How to Install Fiberglass Insulation
Installing insulation reduces heating and cooling costs, as well providing a more comfortable living environment. Fiberglass insulation is quite easy to install, and can be done by only one person. If you are unsure what type of fiberglass insulation to use, help can be found at building supply stores or from your local building department.
Each type of fiberglass insulation has an "R-value" printed on it. An R-value measures how effective the insulation is: if an R-value is high, the insulation is thicker and more effective. Insulation with a low R-value is thinner and less effective. Different R-values are needed for insulation in walls, floors, and ceilings.
Vapor barriers are another variable in buying insulation. Vapor barriers — available in different forms — prevent the water vapor in indoor room-temperature air from leaving through the walls and condensing in the framing. Foil- and paper-faced insulation have vapor barriers, but many people choose to add polyethylene sheeting to faced or unfaced insulation as an effective vapor barrier.
Before installing fiberglass insulation, it is important to protect yourself. Long pants and a long sleeved shirt should be worn, along with gloves, a respirator or dust mask, and safety goggles. A utility knife and a staple gun are needed, as well as the fiberglass insulation, packing tape, and 6-mil polyethylene sheeting.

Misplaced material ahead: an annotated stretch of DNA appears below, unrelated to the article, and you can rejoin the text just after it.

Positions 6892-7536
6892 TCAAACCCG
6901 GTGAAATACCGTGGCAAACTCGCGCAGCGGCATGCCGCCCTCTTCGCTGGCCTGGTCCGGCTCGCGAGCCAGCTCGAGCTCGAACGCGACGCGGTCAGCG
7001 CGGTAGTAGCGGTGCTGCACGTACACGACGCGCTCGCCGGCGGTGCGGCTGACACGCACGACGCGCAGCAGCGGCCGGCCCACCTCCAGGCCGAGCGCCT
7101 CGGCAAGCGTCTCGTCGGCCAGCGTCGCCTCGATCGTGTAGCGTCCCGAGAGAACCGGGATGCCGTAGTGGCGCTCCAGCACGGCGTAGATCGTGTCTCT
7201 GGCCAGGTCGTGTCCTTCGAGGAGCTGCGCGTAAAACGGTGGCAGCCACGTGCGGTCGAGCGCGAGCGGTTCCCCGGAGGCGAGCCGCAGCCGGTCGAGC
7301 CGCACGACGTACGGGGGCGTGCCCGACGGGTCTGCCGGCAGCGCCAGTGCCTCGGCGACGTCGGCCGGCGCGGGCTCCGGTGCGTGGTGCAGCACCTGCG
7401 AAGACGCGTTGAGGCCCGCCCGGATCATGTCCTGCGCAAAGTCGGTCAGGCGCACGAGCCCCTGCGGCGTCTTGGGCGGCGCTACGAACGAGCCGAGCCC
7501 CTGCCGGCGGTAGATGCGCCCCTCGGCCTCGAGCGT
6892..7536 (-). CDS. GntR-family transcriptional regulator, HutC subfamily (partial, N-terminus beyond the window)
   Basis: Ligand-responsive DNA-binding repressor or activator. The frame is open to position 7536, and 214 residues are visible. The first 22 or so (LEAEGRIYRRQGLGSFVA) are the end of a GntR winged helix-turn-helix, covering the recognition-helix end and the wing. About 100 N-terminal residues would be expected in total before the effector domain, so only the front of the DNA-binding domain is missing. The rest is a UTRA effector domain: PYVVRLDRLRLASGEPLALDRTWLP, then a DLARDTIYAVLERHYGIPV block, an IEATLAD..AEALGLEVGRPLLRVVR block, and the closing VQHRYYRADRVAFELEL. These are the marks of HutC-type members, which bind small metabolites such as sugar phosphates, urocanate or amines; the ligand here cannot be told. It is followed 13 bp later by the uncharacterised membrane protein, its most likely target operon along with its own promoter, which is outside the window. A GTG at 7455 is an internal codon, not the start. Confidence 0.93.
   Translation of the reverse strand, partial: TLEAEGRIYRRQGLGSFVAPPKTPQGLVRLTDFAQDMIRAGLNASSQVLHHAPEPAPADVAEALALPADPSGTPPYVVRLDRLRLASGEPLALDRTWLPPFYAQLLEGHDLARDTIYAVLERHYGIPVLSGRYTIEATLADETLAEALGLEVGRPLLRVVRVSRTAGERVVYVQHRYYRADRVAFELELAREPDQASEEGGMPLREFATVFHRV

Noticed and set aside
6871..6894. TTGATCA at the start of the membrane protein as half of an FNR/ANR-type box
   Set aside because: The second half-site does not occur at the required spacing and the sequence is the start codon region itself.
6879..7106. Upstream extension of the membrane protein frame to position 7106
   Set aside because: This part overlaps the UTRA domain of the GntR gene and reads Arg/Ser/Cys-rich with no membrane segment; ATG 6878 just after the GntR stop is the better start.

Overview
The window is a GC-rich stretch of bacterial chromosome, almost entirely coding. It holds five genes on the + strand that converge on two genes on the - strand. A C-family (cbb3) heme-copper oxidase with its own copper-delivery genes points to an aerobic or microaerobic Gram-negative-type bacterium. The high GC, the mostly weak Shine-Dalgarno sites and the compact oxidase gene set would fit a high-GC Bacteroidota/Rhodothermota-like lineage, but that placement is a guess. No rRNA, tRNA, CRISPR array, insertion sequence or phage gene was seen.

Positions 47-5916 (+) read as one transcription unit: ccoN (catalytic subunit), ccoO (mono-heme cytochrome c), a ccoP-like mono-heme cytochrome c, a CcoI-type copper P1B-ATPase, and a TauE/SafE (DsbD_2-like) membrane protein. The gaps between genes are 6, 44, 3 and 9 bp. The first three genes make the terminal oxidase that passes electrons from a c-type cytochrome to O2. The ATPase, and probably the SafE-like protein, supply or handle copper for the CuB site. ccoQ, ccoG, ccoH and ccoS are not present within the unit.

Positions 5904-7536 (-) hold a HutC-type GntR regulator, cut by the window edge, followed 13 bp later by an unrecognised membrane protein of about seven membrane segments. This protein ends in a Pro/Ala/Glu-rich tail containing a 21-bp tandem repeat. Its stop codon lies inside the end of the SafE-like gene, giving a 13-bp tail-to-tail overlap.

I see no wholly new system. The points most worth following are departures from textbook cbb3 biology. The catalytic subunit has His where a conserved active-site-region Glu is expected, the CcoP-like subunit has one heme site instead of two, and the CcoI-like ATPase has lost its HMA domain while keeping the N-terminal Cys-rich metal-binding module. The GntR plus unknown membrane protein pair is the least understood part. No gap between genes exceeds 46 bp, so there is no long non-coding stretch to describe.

Unroll the fiberglass insulation or remove a batt from the package, and cut it to fit the space between the studs. Insulation should never be compressed to fit into a space, but cut to slightly longer and wider than the space available. Compressing insulation will make it less effective. When obstructions such or pipes or wires are within the framing, insulate around them. This can be done by peeling away half the thickness of the fiberglass insulation. The back half gets fitted behind the pipe or wires, and the front half can then be laid in front.
Insulation can be trimmed to fit around electrical boxes and other objects that are in the way. Gaps around windows and doors can be filled with scraps of fiberglass insulation or expanding spray-foam insulation. Follow manufacturer's directions carefully with spray-foam insulation.
After installing fiberglass insulation, install the vapor barrier. This is done by draping the polyethylene sheeting over the wall, with at least a foot (30 cm) of overlap. Staple the sheeting to the framing, using the utility knife to cut around windows and anything else in the way. You can seal the sheeting around electrical boxes with the packing tape. Sheeting hanging onto the floor or from the top of the wall can be cut when you are finished.
Written by Bronwyn Harris